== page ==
*not to be confused with Mt. Scott, a 1,091-foot-high volcanic cinder cone in Clackamas County
When I first moved to Portland 13 years ago, I was told to stay away from this area. People called it Felony Flats. A lot of the yards had pit bulls chained up in them, next to the carcasses of dead cars and appliances.
Oh how things change.
It’s still one of the more affordable neighborhoods in the city, but according to Portland Monthly the median home price is now $384,999. Felony Estates, more like.
It’s the area between SE 52nd and SE 82nd, north of Woodstock and south of Foster. (Cool fact: Foster Road was named for Philip Foster, who owned a trading post near Estacada in the late 1800s and was married to Mary Charlotte Pettygrove. Another cool fact: Foster Road was built on top of the northern fork of the Oregon Trail.)
The centerpiece of the Mt. Scott Park neighborhood is …wait for it …Mt. Scott Park. It’s a quiet, family-friendly park, and just about every weekend there’s a birthday or graduation or something being celebrated in one of the picnic areas. A couple of years ago, the World Naked Bike Ride started in the park. So yeah, totally wholesome.
Okay, I lied. The Mt. Scott community Center is the centerpiece of the neighborhood. It’s adjacent to or maybe in the park and has two swimming pools – one that’s great for lap swimming and water aerobics and the other that’s built just for kids, with a slide, whirlpool, buckets that splash water on top of you, and a wading area that graaaaaaaadually gets deeper and deeper until the water comes all the way up to your knee.
The neighborhood is culturally diverse with a pretty substantial Russian population, as well as Mexican and Vietnamese.
In addition to the pools, the community center has a basketball court, a gym, meeting rooms, and a skating rink. For real. A skating rink with wood floors and posts which I know from first-hand experience are placed perfectly for you to run into when you’re trying to teach your kid how to skate and not paying close attention to where you’re going.
Someone told me that in the old days, the Mt. Scott Trolley ran from downtown Portland up to the town of Lents and no, I have no idea why it was called the Mt. Scott Trolley, but because that was the name of the line, that became the name of the park.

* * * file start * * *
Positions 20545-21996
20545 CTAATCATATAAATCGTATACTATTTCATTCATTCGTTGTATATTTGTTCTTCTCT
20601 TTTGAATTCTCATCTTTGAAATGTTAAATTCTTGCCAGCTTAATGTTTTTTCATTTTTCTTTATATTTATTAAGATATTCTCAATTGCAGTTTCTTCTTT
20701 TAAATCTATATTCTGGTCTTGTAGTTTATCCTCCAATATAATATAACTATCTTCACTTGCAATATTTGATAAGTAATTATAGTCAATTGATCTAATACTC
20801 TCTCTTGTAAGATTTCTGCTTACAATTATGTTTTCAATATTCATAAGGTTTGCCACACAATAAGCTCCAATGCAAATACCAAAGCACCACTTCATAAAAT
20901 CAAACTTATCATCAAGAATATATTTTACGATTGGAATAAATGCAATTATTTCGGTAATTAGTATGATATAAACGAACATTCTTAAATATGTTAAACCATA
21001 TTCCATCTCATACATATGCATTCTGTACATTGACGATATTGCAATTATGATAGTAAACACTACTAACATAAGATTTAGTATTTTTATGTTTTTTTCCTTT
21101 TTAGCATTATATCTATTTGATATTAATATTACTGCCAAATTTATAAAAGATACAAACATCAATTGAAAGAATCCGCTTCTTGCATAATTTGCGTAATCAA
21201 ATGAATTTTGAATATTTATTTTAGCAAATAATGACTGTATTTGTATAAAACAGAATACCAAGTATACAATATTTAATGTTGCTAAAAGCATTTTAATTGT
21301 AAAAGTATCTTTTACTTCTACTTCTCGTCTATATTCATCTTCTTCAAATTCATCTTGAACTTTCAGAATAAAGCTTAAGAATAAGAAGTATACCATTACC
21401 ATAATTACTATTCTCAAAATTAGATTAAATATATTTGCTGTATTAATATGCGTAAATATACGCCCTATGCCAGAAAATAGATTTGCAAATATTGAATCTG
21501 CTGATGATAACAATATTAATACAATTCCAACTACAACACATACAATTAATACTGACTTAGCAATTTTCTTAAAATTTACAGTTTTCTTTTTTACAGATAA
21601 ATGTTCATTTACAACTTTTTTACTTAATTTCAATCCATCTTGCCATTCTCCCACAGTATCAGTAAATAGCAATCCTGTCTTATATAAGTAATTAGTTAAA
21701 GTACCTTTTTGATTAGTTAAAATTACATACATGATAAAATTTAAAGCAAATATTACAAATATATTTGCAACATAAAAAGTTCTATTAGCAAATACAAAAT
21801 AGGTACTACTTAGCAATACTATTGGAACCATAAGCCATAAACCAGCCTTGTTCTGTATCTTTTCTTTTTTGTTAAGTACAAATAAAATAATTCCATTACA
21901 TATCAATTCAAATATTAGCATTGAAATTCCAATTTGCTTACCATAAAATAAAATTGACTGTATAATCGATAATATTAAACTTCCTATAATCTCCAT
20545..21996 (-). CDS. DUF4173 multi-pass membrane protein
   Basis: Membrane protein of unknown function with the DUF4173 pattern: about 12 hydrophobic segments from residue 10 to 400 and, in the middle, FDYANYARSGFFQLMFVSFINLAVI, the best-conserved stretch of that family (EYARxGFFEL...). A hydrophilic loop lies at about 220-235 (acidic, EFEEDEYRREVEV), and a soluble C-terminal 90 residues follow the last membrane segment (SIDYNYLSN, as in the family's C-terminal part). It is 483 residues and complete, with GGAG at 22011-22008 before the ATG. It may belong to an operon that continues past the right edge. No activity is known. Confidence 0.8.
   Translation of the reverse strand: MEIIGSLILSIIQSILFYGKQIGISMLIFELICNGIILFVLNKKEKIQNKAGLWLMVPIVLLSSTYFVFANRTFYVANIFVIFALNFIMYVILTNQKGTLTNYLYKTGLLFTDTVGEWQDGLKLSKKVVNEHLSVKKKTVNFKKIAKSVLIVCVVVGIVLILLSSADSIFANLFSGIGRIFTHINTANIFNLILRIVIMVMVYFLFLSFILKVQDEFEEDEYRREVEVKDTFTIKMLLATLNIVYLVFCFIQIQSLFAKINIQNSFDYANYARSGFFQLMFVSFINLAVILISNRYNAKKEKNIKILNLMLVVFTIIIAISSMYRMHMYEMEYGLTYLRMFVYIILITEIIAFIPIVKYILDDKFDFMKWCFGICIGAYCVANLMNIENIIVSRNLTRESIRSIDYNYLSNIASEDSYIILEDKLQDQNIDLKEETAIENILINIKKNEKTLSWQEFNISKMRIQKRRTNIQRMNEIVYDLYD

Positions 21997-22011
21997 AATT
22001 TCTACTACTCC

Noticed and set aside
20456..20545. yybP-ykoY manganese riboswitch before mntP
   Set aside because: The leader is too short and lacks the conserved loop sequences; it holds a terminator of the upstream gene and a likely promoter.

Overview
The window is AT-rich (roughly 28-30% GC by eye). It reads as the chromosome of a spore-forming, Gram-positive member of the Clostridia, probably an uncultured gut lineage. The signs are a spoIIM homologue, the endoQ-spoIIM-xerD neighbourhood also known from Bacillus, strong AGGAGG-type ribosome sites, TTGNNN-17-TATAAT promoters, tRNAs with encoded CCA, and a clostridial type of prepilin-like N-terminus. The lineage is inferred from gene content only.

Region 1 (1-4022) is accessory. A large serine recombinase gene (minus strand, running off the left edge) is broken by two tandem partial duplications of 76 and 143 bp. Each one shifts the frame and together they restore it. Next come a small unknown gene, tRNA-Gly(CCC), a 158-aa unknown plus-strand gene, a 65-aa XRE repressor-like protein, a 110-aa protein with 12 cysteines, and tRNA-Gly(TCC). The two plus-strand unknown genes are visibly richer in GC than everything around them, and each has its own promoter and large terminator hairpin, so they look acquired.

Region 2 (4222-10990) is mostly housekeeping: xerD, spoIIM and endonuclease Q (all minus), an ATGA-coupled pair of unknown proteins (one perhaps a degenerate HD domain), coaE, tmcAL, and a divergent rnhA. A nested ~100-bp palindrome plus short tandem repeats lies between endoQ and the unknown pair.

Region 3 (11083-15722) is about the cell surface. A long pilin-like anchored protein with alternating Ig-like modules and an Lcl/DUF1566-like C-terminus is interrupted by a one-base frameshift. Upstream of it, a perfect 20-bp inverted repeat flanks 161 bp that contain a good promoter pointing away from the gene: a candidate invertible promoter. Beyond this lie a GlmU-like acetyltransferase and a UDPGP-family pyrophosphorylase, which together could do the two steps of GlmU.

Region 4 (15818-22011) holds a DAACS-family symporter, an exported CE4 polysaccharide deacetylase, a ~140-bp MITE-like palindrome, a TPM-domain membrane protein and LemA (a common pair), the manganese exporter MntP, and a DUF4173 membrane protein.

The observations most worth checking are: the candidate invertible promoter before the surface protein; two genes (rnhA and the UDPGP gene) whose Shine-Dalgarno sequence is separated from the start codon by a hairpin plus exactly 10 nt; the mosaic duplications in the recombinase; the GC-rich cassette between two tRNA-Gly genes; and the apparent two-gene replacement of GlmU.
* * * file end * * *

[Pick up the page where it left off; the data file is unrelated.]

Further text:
I was also told that the Arleta Triangle, a weird orphan of land that’s cut off from the southwest corner of the park at SE 72nd and Woodstock, came about because trolley tracks were laid to cut the corner of the park, leaving a little triangle of land all sad and lonely out there in the middle of the intersection. It sounds convincing, but according to the 1942 trolley route map I dug up, the trolley didn’t go anywhere near that corner. And also, it wasn’t called the Mt. Scott Trolley.
Speaking of things that are named for what they aren’t, across the street form the park is the Arleta Library, which isn’t a library, but a breakfast place that got famous because some TV Chefs ate there once. It’s good, but good enough to wait in line to get in? Yeah, actually it is.
Next door to the Arleta Library is Space Monkey Coffee where I have a secret crush on a barista named Amy. If you go there, tell her hi for me.
Okay, I lied. The centerpiece of the neighborhood is the Portland Mercado at SE 72nd and Foster. It’s a collection of Hispanic food cars – everything from Colombian to Peruvian to Oaxacan to Cuban – plus a tiendita for groceries, a carniceria for meats, a cafeteria for coffee, and a bar.
You know what? For real, the centerpiece of the neighborhood is Milo, the Best Puppy Ever™. He lives across the street from the park and loves to invite neighborhood dogs into his yard for play dates. If he’s not out by the gate when you come by, ring his doorbell on the little free library and he’ll come out. Unless he’s gone to work with his dad (me) to sell some houses in the neighborhood.